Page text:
ISM® has discovered an error in its software programming for calculating the May 2014 Manufacturing PMI® that was released at 10 a.m. ET this morning.
“We apologize for this error. We have recalculated and confirmed that the actual index indicates that the economy is accelerating,” said Bradley J. Holcomb, CPSM, CPSD, chair of the Institute for Supply Management® (ISM®) Manufacturing Business Survey Committee. “Our research team is analyzing our internal processes to ensure that this doesn’t happen again,” he added.
“The May PMI® registered 55.4 percent, an increase of 0.5 percentage point from April’s reading of 54.9 percent, indicating expansion in manufacturing for the 12th consecutive month. The New Orders Index registered 56.9 percent, an increase of 1.8 percentage points from the 55.1 percent reading in April, indicating growth in new orders for the 12th consecutive month. The Production Index registered 61.0 percent, 5.3 percentage points above the April reading of 55.7 percent. Employment grew for the 11th consecutive month, registering 52.8 percent, a decrease of 1.9 percentage points below April’s reading of 54.7 percent. The Supplier Deliveries Index registered 53.2 percent, 2.7 percentage points below the April reading of 55.9 percent. Comments from the panel reflect generally steady growth, but note some areas of concern regarding raw materials pricing and supply tightness and shortages.”
The Manufacturing Report on Business®can be traced back to the start of the survey in 1923 and since then it has become a reliable planning tool for businesses and governments. “We are committed to maintaining the integrity of this report,” Holcomb said. The error resulted when the software incorrectly used the seasonal adjustment factor from the previous month.
Original Manufacturing ISM Release
U.S. manufacturing activity slowed last month and construction spending rose less than expected in April, which could temper hopes of a sharp pick-up in economic growth this quarter.
The Institute for Supply Management (ISM) on Monday said its index of national factory activity fell to 53.2 in May from April’s reading of 54.9. A reading above 50 indicates expansion.
The slowdown reflected some cooling in new order growth, production and hiring.
“It looks softer across the board. All the components grew at a slower pace. I don’t think this signifies a big concern but manufacturing won’t be leading the economy,” said Gus Faucher, senior economist at PNC Financial Services in Pittsburgh.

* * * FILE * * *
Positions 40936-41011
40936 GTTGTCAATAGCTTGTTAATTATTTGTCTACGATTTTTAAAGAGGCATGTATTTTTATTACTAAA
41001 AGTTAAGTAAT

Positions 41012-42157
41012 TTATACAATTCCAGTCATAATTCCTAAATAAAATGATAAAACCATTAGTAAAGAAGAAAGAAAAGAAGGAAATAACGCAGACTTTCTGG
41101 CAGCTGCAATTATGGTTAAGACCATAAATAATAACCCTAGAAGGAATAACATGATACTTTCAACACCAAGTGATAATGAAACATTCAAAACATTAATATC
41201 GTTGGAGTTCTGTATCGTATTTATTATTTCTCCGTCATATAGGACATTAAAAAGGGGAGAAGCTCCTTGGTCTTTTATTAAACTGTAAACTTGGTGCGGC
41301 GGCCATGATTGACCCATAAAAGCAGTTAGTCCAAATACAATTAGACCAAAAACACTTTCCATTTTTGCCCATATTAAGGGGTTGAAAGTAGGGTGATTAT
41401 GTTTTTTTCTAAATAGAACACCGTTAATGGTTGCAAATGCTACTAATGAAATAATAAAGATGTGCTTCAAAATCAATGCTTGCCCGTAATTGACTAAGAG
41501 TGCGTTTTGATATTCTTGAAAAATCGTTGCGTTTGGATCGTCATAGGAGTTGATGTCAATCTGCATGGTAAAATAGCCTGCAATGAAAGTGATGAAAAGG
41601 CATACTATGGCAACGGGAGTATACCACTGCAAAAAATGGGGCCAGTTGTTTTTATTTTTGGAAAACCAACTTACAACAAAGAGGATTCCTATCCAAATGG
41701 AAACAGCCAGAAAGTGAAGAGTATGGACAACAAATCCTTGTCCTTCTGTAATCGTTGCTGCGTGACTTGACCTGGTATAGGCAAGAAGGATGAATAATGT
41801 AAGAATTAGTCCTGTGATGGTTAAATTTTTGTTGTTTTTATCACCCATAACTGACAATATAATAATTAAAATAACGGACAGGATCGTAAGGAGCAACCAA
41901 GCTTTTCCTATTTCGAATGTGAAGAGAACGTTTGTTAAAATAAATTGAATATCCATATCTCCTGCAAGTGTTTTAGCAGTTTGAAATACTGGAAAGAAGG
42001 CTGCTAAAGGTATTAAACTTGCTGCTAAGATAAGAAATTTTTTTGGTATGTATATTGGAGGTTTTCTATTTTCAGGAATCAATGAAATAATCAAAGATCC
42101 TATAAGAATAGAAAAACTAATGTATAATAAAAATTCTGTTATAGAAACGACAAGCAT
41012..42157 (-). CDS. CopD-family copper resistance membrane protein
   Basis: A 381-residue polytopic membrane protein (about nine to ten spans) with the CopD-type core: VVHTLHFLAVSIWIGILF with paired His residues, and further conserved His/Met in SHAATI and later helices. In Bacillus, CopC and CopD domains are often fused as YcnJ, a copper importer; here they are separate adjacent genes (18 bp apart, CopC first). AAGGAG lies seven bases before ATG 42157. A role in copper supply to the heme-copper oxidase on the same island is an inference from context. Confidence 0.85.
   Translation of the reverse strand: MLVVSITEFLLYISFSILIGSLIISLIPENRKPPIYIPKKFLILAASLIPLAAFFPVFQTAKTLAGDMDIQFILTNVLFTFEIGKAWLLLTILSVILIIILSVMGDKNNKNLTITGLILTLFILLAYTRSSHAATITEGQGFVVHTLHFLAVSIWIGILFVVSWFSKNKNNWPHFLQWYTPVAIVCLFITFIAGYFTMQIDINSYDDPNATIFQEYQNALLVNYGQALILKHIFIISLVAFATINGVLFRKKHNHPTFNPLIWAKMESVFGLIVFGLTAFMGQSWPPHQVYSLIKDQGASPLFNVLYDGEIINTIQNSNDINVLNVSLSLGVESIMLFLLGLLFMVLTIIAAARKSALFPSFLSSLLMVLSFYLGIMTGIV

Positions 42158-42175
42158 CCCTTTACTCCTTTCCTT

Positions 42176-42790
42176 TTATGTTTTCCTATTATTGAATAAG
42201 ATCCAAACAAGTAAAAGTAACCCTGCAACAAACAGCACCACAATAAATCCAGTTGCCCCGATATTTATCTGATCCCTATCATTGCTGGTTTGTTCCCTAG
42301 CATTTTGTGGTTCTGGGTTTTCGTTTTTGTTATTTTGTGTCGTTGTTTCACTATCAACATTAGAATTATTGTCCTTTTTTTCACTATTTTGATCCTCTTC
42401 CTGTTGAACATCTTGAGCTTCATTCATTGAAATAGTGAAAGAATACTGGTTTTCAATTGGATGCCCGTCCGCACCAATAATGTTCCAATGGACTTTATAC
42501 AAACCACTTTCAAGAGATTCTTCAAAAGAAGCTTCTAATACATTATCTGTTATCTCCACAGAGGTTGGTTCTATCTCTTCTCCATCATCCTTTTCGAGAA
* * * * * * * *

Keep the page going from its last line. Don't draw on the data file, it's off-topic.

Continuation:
In a separate report, the Commerce Department said construction spending increased 0.2 percent to an annual rate of $953.5 billion, the highest level since March 2009.
The increase was less than economists’ expectations for a 0.6 percent gain. March’s construction spending was revised to show a 0.6 percent rise instead of the previously reported 0.2 percent advance.
Coming on the heels of weak consumer spending data for April, the reports could cast doubts on the economy’s ability to reach a 4 percent growth pace in the second quarter as some economists anticipate.
The economy shrank at a 1.0 percent rate in the first quarter, largely reflecting a brutally cold winter and a slow pace of restocking by businesses.
Prices for U.S. Treasury debt rose on the data, while the dollar fell from a three-week high against the yen.
Spending in April was led by public construction outlays, which rose 0.8 percent. Spending on both federal government and state and local government projects increased solidly.
But spending on private construction projects was flat as a 0.1 percent rise on residential outlays was offset by a 0.1 percent dip in nonresidential projects.
Still, private residential construction spending hit its highest level since March 2008. There were increases in both single and multi-family home building, a hopeful sign for housing, which is struggling to find momentum.
A run-up in mortgage rates has stymied the housing market recovery. Investment in home building and nonresidential structures such as factories and gas pipelines contracted in the first three months of this year for a second straight quarter.